The Talmud describes the holidays as being “half of for God, and half of for you,” a mix of celebration and spirituality. As one would expect, most commentaries emphasize the spiritual aspects. Rabbi Ovadiah Seforno says the holidays are intended for learning, days when the community should gather to listen to wise teachers. The Kuzari (3:5) sees the holidays as a form of “spiritual nourishment,” and part of a larger cycle that includes the daily prayers. The three daily prayers rejuvenate the soul. After that, the Shabbat repairs what the prayers cannot, and the holidays repair what Shabbat cannot.


Maimonides takes a very different view, and emphasizes rejoicing as the central purpose of holidays. He explains (Moreh Nevukhim 3:43) that "the festivals are all for rejoicing and pleasurable gatherings, which is generally indispensable for humanity; they are also useful in the establishment of friendship, which must exist among people living in communal societies." In a later passage, he talks about the holiday pilgrimage as reinforcing the sense of “fraternity of one to the other.” Joy brings psychological benefits to everyone; but it serves a critical communal purpose, in bringing people closer to each other.


The holidays are not merely conduits to the divine; they are meant to bring people closer together. That friendship is what makes the holidays holy.


It may seem surprising that Maimonides, who is usually depicted as an extreme rationalist, attaches such importance to friendship. The philosophic quest is of such importance that he advises that “every excellent man stays frequently in solitude, and does not meet anyone unless it is necessary.” (3:51.) But, as Don Seeman argues in his article "Maimonides and Friendship", that represents a very incomplete picture. Maimonides emphasizes over and again that friendship is critical to human flourishing. At one point he declares, I say then: It is well known that friends are something that is necessary for man throughout his whole life. …. When he is healthy and happy he will delight in them, in times of adversity he will turn to them, and in times of old age and weakness he will seek help from them. A single tribe that is united …. and because of this, love and help one another, and have pity on one another; the attainment of this is the most important of the purposes of the Law. (3:49.)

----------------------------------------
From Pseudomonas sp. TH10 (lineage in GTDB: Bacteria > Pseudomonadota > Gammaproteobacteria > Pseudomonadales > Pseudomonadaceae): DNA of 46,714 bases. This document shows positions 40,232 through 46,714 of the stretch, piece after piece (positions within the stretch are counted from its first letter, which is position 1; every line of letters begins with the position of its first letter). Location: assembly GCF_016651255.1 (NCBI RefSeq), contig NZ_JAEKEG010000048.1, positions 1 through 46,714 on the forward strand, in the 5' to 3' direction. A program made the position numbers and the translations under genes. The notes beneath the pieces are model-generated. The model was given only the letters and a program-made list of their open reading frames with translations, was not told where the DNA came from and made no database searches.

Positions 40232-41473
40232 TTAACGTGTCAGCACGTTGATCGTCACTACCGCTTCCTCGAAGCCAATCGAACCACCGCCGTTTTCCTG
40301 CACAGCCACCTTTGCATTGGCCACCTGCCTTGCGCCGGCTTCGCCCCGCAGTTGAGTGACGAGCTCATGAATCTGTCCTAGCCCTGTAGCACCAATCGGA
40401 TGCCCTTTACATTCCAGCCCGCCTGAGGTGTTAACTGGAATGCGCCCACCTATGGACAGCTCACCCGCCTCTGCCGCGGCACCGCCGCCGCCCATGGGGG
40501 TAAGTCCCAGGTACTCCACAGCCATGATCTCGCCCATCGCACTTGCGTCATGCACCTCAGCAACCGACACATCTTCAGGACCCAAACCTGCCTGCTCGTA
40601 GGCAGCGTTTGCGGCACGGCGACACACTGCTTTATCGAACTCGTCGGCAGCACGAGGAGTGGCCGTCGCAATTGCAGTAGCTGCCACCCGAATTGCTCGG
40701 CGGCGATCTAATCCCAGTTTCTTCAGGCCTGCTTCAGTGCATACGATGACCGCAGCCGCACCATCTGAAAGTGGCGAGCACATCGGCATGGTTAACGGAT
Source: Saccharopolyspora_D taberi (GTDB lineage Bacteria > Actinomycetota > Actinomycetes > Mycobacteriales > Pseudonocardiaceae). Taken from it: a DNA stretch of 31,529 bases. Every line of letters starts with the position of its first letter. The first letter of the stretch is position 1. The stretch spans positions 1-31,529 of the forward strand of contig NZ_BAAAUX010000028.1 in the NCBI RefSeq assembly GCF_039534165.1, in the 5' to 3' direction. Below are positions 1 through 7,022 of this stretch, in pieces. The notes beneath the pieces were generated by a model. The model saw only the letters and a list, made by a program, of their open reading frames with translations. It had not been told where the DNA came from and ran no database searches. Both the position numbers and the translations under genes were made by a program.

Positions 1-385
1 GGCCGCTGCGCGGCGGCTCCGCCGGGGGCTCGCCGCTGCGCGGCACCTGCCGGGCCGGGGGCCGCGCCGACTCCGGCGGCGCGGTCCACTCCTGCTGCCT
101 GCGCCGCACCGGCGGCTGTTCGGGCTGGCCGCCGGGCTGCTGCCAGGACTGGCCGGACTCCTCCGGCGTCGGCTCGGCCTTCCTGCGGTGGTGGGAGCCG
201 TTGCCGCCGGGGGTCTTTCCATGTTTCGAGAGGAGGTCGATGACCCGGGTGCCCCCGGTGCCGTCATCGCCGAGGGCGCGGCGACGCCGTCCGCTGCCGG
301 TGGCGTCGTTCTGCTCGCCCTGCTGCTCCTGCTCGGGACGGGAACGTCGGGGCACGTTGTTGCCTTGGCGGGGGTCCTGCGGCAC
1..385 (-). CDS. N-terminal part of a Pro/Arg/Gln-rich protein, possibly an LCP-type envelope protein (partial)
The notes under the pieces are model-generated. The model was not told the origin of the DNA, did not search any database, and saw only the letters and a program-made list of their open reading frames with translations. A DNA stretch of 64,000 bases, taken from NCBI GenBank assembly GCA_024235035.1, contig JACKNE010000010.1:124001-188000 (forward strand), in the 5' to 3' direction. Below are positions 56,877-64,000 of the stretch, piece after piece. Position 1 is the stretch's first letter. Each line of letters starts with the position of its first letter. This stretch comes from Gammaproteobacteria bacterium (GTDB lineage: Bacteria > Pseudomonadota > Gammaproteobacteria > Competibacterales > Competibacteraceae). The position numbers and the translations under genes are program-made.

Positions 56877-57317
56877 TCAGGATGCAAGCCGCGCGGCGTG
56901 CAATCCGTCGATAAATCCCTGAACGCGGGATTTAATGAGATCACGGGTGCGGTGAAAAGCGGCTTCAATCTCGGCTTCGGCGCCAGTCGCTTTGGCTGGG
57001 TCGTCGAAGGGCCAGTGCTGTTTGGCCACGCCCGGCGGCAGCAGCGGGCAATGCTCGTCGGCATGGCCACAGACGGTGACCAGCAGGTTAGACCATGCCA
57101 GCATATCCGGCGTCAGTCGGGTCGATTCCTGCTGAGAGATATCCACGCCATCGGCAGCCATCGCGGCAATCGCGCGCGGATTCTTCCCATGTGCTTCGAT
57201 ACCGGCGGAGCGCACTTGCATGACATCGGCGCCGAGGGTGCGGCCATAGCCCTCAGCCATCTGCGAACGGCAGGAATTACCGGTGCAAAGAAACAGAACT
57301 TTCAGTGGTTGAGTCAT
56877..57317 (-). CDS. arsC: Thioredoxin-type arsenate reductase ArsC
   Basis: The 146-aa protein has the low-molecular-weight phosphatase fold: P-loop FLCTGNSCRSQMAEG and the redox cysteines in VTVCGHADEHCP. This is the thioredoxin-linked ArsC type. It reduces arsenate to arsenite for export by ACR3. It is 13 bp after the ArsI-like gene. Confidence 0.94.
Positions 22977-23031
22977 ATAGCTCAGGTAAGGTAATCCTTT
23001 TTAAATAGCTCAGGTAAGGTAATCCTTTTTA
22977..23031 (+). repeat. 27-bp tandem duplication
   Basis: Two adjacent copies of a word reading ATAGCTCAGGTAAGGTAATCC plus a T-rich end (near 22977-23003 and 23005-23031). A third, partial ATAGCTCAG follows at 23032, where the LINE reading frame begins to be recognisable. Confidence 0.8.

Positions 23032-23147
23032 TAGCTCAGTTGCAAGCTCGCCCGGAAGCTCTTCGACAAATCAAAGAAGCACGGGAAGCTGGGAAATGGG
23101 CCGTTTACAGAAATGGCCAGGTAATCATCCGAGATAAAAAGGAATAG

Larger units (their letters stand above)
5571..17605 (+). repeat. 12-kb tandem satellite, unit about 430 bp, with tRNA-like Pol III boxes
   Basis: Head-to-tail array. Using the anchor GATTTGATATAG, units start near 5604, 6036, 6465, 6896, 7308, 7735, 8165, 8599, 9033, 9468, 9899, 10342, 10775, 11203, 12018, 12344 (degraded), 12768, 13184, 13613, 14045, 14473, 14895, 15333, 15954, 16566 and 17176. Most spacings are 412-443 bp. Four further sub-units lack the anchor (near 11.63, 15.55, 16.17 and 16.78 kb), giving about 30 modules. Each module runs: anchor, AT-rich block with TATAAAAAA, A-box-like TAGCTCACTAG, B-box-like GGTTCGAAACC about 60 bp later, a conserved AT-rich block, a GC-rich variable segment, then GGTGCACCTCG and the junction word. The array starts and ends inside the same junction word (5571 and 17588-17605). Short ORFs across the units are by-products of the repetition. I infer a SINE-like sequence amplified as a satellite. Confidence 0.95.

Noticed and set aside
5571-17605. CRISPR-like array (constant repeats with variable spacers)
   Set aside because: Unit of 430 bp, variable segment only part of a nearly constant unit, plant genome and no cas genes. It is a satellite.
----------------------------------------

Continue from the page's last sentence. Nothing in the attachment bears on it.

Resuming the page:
This is not just a rhetorical flourish; it is how Maimonides lived his life. This great philosopher did not live in a garret, alone. Even at a young age he devoted himself to the community, and he was a dedicated doctor who spent endless hours with his patients.


Contemporary Jewish philosophers take this idea a step further, and see friendship as opening the door to otherworldly inspiration; one can see a reflection of the divine in the shared love of two human beings. And, as Maimonides wrote, the emphasis on friendship is not a secondary goal of Judaism; it may actually be its most important goal.